How to Fix a Monitor Not Waking Up After Sleep

When my monitor began refusing to wake up from sleep mode, I started researching the issue and quickly discovered that I’m not alone in my troubles. In fact, by my completely unscientific estimates, it seems that everyone has suffered from this at one point or another.

Unfortunately, there is no universal cause for this, so there’s no universal solution. However, seeing as there are several possible ways to resolve this, I’m going to run through some of the most popular causes and solutions to this age-old issue.

Disable PLL Overvoltage (ASUS Motherboards)

Asus deals with a lot of motherboards, and for the most part they deal with them quite well, but there are a couple of quirks on them that can cause things to go a little bit wrong. For example, most modern-ish Asus boards have a feature called “PLL Overvoltage” enabled by default. This helps overclock your CPU that little bit more, so if you’re worried about eking out those extra few-hundred MHz out of your rig, you may want to leave it on.

But if getting your PC some sleep is a priority, then you may need to turn this feature off, and to do that you need to go into the dreaded BIOS.

Reboot your PC, then as it’s booting, press the Delete key until the BIOS screen appears.

Now, things may vary a bit here from one motherboard to another, but to find the option, go into the “Advanced Mode” (the F7 key on my Asus Z97 MOBO).

Next, select “AI Tweaker” from the options at the top of the screen, then click the drop-down next to “Internal PLL Overvoltage” and change it to OFF. Save the settings and exit the BIOS.


Disable Link State Power Management

Sometimes, those seemingly helpful power options in Windows can prove to be a liability, accidentally keeping certain things in a dormant state even when they’re definitely meant to be on. Here’s how to make sure power management doesn’t interfere with your monitor.

Go to “Control Panel -> Power Options,” then select “Change plan settings” for the power plan you’re currently using and “Change advanced power settings.”

Next, scroll down to “PCI Express,” click the “+” icon next to it, and under “Link State Power Management” change the setting to “Off” and click “Save changes.”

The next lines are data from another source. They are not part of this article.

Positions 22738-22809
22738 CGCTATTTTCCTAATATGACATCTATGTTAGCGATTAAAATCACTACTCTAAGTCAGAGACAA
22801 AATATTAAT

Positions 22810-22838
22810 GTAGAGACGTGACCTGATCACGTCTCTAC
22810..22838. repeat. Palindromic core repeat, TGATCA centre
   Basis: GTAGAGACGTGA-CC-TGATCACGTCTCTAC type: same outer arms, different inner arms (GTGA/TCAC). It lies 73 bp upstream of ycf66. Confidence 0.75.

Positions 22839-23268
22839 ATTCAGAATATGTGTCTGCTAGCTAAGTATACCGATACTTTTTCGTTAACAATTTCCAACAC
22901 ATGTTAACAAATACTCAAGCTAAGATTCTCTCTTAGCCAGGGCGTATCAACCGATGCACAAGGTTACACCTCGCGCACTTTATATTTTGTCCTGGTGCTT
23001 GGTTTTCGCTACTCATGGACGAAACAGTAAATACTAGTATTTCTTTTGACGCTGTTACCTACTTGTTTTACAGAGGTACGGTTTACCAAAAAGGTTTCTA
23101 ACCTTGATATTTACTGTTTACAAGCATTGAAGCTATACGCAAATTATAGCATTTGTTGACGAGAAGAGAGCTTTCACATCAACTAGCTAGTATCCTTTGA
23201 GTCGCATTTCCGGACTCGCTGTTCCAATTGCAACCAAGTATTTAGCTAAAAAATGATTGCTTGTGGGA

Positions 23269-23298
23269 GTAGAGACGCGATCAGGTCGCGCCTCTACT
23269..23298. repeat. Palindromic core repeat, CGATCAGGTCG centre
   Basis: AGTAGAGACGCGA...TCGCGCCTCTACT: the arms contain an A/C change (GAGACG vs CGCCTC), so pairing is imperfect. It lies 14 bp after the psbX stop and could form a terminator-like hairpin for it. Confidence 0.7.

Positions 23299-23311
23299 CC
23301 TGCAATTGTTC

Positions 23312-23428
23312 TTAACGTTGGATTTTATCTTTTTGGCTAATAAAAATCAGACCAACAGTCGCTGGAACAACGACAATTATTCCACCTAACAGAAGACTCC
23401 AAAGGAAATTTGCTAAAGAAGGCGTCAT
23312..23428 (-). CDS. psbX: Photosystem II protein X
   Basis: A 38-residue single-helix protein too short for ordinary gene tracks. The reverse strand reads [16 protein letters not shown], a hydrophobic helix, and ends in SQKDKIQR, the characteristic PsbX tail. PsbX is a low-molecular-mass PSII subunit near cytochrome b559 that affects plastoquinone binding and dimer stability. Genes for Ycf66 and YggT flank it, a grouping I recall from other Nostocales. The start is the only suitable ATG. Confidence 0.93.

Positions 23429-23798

Disable Auto-Detect in Monitor Settings

A seemingly simple option but a good one. When your monitor goes to sleep, the connection between it and the cable connecting it is severed. For some silly reason, however, when the connection gets re-established (when you bring your monitor out of Sleep mode), sometimes the monitor doesn’t re-establish that connection even though the cable is still plugged in. A possible solution to this is to use the buttons on your monitor to switch off the “auto-detect” option.


One of these solutions should solve your woes with reawakening your monitor. If one solution doesn’t work, try the next one, and remember to reset the options back to their original settings if you work out that that wasn’t what was causing the issue. All the aforementioned functions are useful in and of themselves, and there’s no need to leave them changed once you know they’re not the culprit.

Robert Zak Robert Zak

Content Manager at Make Tech Easier. Enjoys Android, Windows, and tinkering with retro console emulation to breaking point.


  1. How the heck do you make the adjustments as described when a monitor will now display???? No need reply ,just an observation :-)

    1. You make the adjustment when your monitor is on, so before your PC goes to sleep. This article relates specifically to waking your PC up after sleep, not for monitors that don’t switch on at all. That’s something for another day!

  2. great great job, thankyou. I solved this annoying problem thanks to you
    Option number three : disable auto detect-monitor

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